East Side Review
Are we ready to change the way we vote?
Beaumont Street resident Troy Trooien won't reveal his political leanings, but freely admits to being a "foot soldier" for a Minneapolis group called FairVote Minnesota, an ever-expanding movement to change the way we vote.
FairVote Minnesota activists are pushing for our state and its communties to reconsider a long-standing election method now called "instant runoff voting" or IRV.
In a nutshell, IRV doesn't make voters choose just one candidate for a particular office. Instead, voters get to rank their choices, and candidates with the least number of votes are progressively eliminated in an "instant runoff" until a single candidate emerges with a majority of votes. While it has never gone out of fashion in some European countries, U.S. municipalities are starting to examine IRV methods for their elections.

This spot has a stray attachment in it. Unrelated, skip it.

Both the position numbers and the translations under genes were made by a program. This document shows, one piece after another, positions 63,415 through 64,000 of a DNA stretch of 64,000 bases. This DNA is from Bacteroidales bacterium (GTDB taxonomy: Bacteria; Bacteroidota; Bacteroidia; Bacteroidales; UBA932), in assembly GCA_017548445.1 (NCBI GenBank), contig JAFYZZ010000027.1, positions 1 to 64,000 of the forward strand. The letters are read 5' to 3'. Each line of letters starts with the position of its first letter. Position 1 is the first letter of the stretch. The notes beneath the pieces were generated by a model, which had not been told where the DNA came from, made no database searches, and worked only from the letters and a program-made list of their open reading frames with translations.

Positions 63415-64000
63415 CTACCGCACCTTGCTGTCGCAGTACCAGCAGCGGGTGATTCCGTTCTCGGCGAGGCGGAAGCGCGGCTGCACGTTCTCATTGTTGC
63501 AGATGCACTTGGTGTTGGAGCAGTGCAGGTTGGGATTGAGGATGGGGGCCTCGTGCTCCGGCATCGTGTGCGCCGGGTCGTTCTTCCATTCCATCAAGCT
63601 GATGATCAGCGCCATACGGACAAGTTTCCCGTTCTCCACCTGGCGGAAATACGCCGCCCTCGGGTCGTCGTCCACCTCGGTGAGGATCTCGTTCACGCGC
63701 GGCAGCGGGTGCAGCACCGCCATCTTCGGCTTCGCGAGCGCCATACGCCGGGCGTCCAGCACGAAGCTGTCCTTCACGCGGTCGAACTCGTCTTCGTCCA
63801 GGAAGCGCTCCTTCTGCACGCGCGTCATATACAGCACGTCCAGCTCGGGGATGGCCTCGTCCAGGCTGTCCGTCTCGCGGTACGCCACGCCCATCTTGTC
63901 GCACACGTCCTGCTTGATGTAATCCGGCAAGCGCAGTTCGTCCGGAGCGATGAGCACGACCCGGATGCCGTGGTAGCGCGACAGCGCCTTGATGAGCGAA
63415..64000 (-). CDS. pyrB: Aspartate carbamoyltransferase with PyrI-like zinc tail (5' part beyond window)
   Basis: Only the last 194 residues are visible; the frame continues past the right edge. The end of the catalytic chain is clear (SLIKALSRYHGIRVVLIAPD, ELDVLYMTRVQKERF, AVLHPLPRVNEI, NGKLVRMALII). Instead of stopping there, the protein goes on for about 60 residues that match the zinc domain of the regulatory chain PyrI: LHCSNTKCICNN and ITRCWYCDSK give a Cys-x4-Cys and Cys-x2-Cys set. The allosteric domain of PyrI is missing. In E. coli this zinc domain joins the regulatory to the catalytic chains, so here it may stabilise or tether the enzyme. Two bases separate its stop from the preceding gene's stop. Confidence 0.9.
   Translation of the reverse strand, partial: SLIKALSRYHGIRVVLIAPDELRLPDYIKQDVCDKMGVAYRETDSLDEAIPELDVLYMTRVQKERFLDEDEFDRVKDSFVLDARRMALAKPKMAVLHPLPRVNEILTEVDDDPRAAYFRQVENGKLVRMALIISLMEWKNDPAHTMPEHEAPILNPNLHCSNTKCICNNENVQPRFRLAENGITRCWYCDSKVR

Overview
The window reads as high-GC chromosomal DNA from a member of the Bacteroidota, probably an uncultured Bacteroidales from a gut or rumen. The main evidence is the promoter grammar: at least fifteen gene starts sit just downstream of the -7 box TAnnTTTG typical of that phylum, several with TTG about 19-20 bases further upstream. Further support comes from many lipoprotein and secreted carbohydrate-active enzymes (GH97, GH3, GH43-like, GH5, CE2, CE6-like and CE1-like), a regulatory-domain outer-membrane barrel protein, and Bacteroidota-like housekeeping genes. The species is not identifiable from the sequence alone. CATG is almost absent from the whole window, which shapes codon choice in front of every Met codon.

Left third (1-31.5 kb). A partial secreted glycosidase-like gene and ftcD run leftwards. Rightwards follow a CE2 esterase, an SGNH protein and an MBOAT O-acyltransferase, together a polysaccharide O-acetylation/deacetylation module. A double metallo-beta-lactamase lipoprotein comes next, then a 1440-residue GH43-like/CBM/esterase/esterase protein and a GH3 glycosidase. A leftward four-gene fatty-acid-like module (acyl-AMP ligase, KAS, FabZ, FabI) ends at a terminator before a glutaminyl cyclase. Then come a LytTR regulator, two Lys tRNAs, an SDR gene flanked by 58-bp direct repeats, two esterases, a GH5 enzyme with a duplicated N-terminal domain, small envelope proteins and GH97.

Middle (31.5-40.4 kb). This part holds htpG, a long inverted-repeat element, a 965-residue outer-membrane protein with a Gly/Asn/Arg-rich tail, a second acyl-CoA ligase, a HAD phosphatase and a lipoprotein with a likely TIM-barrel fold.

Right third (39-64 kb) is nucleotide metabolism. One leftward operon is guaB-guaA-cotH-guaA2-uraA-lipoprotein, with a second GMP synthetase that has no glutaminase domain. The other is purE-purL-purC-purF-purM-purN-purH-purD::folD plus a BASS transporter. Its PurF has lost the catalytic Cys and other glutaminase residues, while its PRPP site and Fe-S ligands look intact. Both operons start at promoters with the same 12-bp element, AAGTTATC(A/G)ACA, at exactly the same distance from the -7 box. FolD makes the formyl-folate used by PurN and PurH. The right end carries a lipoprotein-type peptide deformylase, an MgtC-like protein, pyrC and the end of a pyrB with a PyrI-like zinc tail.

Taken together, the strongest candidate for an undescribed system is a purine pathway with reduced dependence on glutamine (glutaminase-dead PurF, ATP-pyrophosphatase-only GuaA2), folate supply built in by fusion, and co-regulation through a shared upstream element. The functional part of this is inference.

Locally, Minneapolis voters approved the use of IRV last year by a two-thirds majority, and momentum has begun to swing across the river: RamseyCounty elections manager Joe Mansky will give a presentation on IRV issues and costs to the St. Paul City Council on March 28.
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